5★ Reposting again, June 2020, as the Black Lives Matter protests continue during the Covid19 pandemic and the statues continue to fall. That won't help these families, but maybe it will save some other kids.

(Reposting May 2018, following yet another school shooting. We need to know this.)

I considered a lower rating, but Younge makes the subject so compelling and the people so familiar, I don't know how he could have done it any better.

WARNING: if you have lost someone through sudden violence,
Oct 10, 2016 rated it really liked it
Shelves: netgalley
Another Day in the Death of America is an interesting and stark look at the effects of gun violence in the United States. Gary Young is a UK born journalist who has been living in the United States for a number of years. He decided to take a random day in 2013 and look at all of the deaths of children caused by guns that day. His definition of children is fairly expansive, but he looks in some detail at the deaths of 10 children, ranging in age from 7 years old to 19 years -- which is close to t ...more
Mar 09, 2017 rated it it was amazing
Shelves: audio, not-fiction
"Brilliantly reported, quietly indignant, and utterly gripping. A book to be read through tears."-NAOMI KLEIN

I don't know who Naomi Klein is, but she is spot on with that quote. Gary Younge, an accomplished journalist, a Briton, and a black man, searches for understanding of these daily senseless killings and their anonymous victims. Like Evicted: Poverty and Profit in the American City, this book haunts me with it's powerful message about a heartbreaking trend in the America that I don't see or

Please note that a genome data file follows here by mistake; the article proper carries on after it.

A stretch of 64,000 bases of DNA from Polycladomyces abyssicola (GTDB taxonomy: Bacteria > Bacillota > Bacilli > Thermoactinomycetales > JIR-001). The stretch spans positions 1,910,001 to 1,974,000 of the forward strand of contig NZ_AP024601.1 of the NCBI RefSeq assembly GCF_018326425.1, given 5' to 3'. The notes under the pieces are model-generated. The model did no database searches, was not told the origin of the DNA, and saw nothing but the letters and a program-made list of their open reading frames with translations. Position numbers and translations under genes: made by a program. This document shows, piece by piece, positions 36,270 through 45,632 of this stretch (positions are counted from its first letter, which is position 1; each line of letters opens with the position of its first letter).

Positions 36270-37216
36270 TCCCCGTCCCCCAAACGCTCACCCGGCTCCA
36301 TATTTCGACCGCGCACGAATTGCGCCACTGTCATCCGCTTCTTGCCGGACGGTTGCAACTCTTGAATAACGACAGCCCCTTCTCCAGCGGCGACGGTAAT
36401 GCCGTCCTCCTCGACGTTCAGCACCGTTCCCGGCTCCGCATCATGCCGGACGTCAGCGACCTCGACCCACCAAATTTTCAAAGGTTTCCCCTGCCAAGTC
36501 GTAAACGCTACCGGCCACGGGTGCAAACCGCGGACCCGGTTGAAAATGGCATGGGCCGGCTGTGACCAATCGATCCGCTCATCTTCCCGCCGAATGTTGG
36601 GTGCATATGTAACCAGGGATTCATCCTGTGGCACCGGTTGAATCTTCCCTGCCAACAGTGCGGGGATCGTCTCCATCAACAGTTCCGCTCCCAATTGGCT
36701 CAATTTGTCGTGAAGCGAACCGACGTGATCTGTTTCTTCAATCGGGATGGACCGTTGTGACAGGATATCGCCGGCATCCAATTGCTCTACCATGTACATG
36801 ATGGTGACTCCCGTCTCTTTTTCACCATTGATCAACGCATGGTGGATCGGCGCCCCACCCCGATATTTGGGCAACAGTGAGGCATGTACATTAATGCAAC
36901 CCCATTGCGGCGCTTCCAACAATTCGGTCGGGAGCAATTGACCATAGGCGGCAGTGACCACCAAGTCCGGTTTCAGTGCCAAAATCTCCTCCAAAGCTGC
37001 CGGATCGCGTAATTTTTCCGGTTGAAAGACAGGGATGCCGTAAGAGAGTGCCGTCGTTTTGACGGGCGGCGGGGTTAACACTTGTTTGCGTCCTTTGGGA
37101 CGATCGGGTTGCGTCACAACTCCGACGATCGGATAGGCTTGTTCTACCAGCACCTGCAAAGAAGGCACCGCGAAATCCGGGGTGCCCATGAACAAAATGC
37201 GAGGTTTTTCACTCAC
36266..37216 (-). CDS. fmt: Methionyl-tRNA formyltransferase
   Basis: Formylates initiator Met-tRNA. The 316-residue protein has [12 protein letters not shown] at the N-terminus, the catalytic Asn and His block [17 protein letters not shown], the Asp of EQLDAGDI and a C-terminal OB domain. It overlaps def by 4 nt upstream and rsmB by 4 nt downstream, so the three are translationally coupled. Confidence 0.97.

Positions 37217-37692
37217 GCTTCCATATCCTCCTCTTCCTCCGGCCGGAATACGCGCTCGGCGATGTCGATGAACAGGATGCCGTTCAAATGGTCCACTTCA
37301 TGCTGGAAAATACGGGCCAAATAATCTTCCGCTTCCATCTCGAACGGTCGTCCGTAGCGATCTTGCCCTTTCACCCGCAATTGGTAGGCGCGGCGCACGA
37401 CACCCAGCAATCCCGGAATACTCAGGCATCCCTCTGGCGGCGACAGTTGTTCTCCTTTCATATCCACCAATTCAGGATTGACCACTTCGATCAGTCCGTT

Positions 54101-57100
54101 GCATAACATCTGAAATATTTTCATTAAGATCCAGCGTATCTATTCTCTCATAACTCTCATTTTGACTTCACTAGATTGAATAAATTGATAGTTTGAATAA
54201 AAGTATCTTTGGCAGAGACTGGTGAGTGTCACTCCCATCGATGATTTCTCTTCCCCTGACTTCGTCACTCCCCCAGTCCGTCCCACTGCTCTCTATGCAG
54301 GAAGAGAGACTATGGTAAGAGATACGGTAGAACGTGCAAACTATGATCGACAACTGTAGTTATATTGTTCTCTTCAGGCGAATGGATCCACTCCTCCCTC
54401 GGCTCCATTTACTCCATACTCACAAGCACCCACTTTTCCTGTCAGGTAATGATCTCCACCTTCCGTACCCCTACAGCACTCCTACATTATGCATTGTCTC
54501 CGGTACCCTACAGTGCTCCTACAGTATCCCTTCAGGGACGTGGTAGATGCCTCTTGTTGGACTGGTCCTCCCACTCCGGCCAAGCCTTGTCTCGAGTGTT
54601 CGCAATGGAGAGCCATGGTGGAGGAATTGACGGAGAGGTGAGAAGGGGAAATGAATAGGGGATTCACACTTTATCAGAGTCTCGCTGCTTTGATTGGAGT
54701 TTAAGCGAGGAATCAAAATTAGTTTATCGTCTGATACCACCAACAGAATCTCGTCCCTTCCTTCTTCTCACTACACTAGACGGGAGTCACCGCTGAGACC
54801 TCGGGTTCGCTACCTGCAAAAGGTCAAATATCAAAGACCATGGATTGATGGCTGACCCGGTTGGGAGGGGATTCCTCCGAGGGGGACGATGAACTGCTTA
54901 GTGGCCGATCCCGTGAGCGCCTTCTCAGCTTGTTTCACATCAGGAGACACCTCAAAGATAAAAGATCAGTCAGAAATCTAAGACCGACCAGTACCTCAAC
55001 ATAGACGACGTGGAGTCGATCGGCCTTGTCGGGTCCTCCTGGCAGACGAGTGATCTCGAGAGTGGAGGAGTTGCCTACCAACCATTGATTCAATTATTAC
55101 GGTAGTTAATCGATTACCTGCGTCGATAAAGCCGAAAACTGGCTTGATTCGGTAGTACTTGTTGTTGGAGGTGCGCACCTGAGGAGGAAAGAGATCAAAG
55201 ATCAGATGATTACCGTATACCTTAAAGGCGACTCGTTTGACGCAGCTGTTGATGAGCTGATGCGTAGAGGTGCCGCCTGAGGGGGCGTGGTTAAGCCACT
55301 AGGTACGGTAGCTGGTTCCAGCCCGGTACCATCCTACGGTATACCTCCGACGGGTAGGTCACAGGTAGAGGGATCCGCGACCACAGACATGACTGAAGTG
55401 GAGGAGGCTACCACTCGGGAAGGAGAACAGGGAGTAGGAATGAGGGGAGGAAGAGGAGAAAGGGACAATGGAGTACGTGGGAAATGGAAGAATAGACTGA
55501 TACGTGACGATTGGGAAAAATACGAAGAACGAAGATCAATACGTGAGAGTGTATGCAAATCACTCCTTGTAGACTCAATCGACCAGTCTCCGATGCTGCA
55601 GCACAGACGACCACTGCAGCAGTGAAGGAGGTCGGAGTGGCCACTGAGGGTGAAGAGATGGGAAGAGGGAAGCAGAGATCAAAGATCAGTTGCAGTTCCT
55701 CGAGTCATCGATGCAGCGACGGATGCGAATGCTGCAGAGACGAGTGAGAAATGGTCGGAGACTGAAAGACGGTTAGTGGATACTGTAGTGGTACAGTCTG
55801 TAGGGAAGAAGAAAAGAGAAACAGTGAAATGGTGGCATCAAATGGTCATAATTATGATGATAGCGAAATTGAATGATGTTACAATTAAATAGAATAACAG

Jenny (Reading Envy)
Dec 12, 2016 rated it really liked it
Shelves: read2016
It isn't about gun control.

Well, it is and isn't.

Gary Younge takes a look at ten children/teens who died by gunshot in the course of one day in America. Rather than the mind-numbing data of total number of people killed, he examines each life in its own context of socioeconomics, family, education, gang connections (or not), race, etc.

The author himself is transplanted from the UK, living in an area of Chicago where suddenly he has to worry about his own children living inside these data point
Aug 31, 2016 rated it it was amazing
November 23, 2013. There's nothing remarkable about the 24 hours that made up that day, no reason the date sticks out in our collective memory. Five years later, there won't be a nationwide memorial scheduled, and we won't glance down at the calendar and gasp: "has it really been that long since...?" No, November 23, 2013 was just a typical, average day in America. And that means 10 children died from gun violence.